The 9 Primaries to Watch This Week

Only two incumbents have lost congressional primaries this year, but more could be on the way in Michigan, Tennessee, and other states this week.

Kerry Bentivolio, Michigan District 11
National Journal
Adam Wollner
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Adam Wollner
Aug. 4, 2014, 1 a.m.

Life has been good, if not al­ways com­pletely com­fort­able, for con­gres­sion­al in­cum­bents so far this primary sea­son. But it may get worse this week.

Mul­tiple mem­bers of Con­gress are in ser­i­ous danger of los­ing party primar­ies at the be­gin­ning of Au­gust, po­ten­tially doub­ling the num­ber of in­cum­bent losses this year. Des­pite the slew of chal­lenges to House and Sen­ate mem­bers this year, in­clud­ing many backed by big-spend­ing out­side groups, just two in­cum­bents have been ous­ted in primar­ies: Rep. Ral­ph Hall, a 91-year-old Re­pub­lic­an from Texas, and fel­low Re­pub­lic­an Rep. Eric Can­tor, the former House ma­jor­ity lead­er.

Even for Con­gress, that’s a high rate of re­turn — though just look­ing at the re­nom­in­a­tion rate masks troubles some Re­pub­lic­an in­cum­bents have had this year. Sen. Thad Co­chran of Mis­sis­sippi barely avoided los­ing his primary, while col­leagues like John Cornyn in Texas and Lind­sey Gra­ham in South Car­o­lina, along with a hand­ful of House mem­bers, got un­usu­ally low sup­port even as they won their primar­ies. That may be the most likely out­come in the GOP Sen­ate primar­ies in Kan­sas and Ten­ness­ee, where in­cum­bents Pat Roberts and Lamar Al­ex­an­der have had to fight harder than usu­al but are still heav­ily favored.

But as voters in six states head to the polls to kick off the fi­nal stretch of primar­ies be­fore the gen­er­al elec­tion, a few oth­er in­cum­bents could not only do poorly but po­ten­tially find them­selves out of jobs by the end of the week. Two House mem­bers, Re­pub­lic­ans Kerry Bentivolio and Scott Des­Jar­lais, are un­der­dogs in their own primar­ies, while sev­er­al oth­er races could be close. The situ­ations vary, from Hawaii’s ap­poin­ted Demo­crat­ic sen­at­or fa­cing voters against a more ex­per­i­enced con­gress­wo­man to Des­Jar­lais deal­ing with the eth­ics fal­lout from his af­fairs with med­ic­al pa­tients to a rare com­pet­it­ive gov­ernor’s primary.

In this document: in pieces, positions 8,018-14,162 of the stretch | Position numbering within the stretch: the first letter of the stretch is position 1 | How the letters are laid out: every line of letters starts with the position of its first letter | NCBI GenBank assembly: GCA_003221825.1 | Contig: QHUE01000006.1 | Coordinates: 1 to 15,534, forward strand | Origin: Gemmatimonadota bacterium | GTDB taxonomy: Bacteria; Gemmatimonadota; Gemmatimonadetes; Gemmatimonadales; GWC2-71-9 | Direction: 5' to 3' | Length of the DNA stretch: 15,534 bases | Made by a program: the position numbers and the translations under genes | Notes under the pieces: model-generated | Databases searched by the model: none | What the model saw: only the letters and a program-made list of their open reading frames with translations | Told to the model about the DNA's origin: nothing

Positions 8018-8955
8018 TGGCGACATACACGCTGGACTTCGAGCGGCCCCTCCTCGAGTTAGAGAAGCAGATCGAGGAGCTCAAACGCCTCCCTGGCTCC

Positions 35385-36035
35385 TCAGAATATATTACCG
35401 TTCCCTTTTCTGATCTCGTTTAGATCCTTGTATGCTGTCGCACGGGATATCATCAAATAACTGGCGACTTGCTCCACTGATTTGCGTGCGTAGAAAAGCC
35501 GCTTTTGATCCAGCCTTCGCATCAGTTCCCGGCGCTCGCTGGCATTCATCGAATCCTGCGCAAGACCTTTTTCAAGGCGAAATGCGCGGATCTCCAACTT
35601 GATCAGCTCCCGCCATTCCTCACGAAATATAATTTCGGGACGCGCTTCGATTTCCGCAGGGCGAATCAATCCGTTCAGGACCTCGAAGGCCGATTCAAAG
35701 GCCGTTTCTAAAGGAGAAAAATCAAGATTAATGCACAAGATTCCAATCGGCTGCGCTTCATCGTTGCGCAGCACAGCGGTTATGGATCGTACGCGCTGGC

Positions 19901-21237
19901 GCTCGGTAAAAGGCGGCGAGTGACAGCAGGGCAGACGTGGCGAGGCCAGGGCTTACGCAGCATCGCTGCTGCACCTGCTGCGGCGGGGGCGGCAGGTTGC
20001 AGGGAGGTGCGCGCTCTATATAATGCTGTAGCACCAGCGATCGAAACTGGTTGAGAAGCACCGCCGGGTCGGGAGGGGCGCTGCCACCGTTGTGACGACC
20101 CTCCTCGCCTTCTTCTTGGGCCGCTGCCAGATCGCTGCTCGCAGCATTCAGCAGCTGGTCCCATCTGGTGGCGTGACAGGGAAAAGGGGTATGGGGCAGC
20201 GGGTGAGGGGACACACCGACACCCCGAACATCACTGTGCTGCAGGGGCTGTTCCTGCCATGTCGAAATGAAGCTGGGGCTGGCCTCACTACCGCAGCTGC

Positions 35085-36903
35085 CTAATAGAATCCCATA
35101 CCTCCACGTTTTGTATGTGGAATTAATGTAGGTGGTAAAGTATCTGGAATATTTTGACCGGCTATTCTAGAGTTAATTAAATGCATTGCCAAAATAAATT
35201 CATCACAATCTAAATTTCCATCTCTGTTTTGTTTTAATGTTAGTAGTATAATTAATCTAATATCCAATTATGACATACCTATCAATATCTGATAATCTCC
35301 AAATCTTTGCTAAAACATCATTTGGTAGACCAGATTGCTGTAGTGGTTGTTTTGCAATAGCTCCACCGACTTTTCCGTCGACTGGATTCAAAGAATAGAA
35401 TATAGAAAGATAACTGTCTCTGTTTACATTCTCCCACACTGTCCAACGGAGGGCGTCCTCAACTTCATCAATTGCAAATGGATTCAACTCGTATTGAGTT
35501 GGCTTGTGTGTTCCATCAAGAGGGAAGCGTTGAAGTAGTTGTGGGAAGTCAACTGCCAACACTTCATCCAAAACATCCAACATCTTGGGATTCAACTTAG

Here are the nine primar­ies to keep an eye on this week:


Michigan 11th Dis­trict. Bentivolio is for­tu­nate to even be a mem­ber of Con­gress to be­gin with, hav­ing only won in 2012 after then-Rep. Thad­deus Mc­Cot­ter stun­ningly failed to qual­i­fy for the bal­lot be­cause cam­paign work­ers had turned in fraud­u­lent nom­in­a­tion pe­ti­tions. And Bentivolio has garnered little sup­port in his primary against at­tor­ney Dave Trott. Mean­while, Mitt Rom­ney and the U.S. Cham­ber of Com­merce are be­hind Trott, who has brought in six times as much cash as Bentivolio this cycle and badly out­spent him, too. Bentivolio has been marked for po­ten­tial primary de­feat ever since he won in 2012, and that’s ex­actly what is ex­pec­ted to hap­pen this week.

Michigan 3rd Dis­trict. Rep. Justin Amash has made few friends among the Re­pub­lic­an es­tab­lish­ment dur­ing his two terms in of­fice. But Amash comes in­to Tues­day as the strong fa­vor­ite over chal­lenger Bri­an El­lis. The U.S., Michigan, and Grand Rap­ids cham­bers of com­merce lined up be­hind El­lis (a rare in­stance of the na­tion­al cham­ber back­ing a primary chal­lenger), but the Club for Growth and Amer­ic­ans for Prosper­ity came to Amash’s de­fense. The primary has been one of the nas­ti­est of the cycle, as evid­enced by an ad El­lis’s cam­paign aired in June, which quoted Rep. Dev­in Nunes, R-Cal­if., call­ing Amash “al-Qaida’s best friend in Con­gress.”

Kan­sas Sen­ate. Roberts ap­pears to be in good shape head­ing in­to the fi­nal days of the cam­paign. His tea-party chal­lenger, ra­di­olo­gist Milton Wolf, has been dogged by an un­usu­al scan­dal (he pos­ted X-rays of pa­tients to Face­book). That’s not to say Roberts, who’s seek­ing a fourth term, has run a flaw­less race, as he’s faced ques­tions over how much time he ac­tu­ally spends in his home state. Still, Roberts leads Wolf by 20 points, ac­cord­ing to a re­cent in­de­pend­ent auto­mated poll.